Archive for the ‘Conservatorship’ Category
Recently Sarah wrote about choosing a guardian for minor children in the unlikely event that both parents have died, but what happens when one or both parents are alive but are not able to care for their child? This can happen when the parents have a serious illness or injury, or if the court determines that it is detrimental for the child to remain in their care. It is also possible for a non parent to become a guardian if the parents have left the child in their care for a long period of time. In this case, the child may have bonded with the person and come to view that person as a mother or father, making it in the child’s best interest to remain in their care.
All guardians must be approved by the court (even when nominated by the parent). A court must approve the guardianship in order for the person nominated to obtain legal authority to do things, such as, talk to the child’s doctor or enroll them in school. The court process ensures that the named guardian is qualified to safely and effectively care for the minor child.
Sometimes, there may be alternatives to a formal guardianship that would solve the problems presented in a particular case, and guardianship may not be necessary or appropriate. An attorney who specializes in guardianships can help determine the best way to handle each individual situation.
Tell a parent or friend you care, you are here to help, and want to be a part of an ongoing dialogue about their changing needs. Acknowledge past help they’ve given you and express a desire to return the favor. Find a way to frame the issue that is positive, focused on strengths rather than deficits, prevention rather than accusations of decline.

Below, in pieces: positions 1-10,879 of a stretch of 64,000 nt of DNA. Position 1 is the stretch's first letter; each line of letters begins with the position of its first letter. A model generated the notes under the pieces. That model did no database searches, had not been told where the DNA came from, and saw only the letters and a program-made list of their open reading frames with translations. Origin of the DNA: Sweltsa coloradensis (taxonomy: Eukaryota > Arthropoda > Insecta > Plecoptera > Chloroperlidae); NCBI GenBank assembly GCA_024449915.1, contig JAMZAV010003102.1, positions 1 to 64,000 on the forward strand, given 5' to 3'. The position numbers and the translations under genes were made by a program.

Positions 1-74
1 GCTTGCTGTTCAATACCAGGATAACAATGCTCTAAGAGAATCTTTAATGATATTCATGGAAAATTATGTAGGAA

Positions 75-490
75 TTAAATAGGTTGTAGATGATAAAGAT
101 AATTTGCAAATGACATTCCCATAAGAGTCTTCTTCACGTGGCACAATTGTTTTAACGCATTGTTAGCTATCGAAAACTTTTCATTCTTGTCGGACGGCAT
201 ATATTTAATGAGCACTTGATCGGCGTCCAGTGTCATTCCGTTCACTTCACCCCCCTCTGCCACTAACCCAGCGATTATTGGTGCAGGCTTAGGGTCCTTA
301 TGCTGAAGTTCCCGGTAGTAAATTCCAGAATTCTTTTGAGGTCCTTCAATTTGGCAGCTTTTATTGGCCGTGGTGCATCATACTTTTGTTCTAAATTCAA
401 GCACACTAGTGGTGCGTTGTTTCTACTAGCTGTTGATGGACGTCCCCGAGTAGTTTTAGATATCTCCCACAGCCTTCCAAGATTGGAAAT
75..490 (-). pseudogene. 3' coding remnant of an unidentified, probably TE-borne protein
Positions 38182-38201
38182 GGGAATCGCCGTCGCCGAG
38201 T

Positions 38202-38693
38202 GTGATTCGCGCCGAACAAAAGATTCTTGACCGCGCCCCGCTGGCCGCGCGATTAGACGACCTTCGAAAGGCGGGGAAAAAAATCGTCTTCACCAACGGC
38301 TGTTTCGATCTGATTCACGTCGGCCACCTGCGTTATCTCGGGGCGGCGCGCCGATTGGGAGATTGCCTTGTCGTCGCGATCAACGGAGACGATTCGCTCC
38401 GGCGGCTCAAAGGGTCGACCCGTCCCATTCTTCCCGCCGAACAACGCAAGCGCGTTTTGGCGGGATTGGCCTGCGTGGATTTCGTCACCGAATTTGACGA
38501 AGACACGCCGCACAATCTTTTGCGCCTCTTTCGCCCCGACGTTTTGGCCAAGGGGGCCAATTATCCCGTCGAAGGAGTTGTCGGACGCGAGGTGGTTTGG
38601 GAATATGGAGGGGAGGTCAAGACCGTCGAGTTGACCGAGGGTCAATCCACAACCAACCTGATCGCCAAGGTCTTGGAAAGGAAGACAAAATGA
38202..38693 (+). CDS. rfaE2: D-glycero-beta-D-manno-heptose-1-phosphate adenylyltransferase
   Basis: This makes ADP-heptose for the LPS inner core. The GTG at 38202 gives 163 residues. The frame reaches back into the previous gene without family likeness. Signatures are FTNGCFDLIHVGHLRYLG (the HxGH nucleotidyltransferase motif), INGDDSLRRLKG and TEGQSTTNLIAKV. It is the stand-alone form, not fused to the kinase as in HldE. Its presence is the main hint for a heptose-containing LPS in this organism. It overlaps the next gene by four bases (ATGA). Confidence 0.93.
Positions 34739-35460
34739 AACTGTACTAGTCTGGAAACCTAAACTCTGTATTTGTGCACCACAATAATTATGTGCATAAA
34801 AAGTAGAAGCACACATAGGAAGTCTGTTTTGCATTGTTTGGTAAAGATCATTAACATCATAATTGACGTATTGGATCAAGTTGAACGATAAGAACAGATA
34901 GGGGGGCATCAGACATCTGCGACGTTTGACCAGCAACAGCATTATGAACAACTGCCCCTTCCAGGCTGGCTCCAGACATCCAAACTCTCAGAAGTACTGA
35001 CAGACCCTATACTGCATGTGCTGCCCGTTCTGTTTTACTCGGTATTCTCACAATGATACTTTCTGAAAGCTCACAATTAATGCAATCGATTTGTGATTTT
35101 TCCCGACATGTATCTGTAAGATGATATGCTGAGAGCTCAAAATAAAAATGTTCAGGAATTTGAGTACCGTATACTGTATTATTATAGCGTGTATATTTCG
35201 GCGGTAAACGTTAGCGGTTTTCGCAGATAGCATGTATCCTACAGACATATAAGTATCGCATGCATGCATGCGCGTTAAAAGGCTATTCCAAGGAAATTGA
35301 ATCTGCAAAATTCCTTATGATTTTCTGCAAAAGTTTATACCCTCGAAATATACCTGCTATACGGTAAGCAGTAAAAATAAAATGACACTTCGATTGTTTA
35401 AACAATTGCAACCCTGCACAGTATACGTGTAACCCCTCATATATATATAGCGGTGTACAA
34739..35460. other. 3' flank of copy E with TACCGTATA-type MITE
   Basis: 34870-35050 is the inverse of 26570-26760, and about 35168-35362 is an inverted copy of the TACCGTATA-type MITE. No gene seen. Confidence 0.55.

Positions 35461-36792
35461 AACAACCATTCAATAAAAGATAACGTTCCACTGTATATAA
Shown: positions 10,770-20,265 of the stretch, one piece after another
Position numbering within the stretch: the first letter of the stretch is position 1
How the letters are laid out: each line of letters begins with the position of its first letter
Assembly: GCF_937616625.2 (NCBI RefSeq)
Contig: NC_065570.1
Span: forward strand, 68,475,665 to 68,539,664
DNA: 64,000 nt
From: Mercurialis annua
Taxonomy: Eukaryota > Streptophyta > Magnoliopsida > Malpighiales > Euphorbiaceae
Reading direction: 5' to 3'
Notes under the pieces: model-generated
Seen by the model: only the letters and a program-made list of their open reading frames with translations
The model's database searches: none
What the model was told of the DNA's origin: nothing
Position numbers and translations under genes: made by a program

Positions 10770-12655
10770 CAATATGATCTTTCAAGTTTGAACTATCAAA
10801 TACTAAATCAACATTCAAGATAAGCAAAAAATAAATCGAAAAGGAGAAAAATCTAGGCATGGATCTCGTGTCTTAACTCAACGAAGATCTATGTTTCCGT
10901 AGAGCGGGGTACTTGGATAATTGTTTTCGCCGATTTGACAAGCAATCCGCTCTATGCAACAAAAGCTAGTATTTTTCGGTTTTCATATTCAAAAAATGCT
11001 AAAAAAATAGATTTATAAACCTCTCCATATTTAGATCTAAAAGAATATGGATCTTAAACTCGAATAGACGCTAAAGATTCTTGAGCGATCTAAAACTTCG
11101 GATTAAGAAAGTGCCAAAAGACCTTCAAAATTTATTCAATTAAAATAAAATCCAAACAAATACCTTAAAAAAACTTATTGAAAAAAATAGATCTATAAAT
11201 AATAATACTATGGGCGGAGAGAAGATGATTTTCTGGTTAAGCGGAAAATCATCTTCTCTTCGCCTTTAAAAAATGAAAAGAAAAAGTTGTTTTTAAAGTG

Ask for professional help from doctors, lawyers or financial professionals who work closely with your parent. Reach out to your parent’s network. Identify people they trust who are willing to meet with your family to help introduce topics appropriate to the skills of that particular professional. A trust attorney, for example, can meet to explain how the estate plan works, and who will provide what type of support if the need arose. Some professionals talk with clients about issue spotting, transitions in needs, connecting with community resources and many other important points on a regular basis. Others are uncomfortable with these topics, so scout out resources with a brief phone call ahead of time.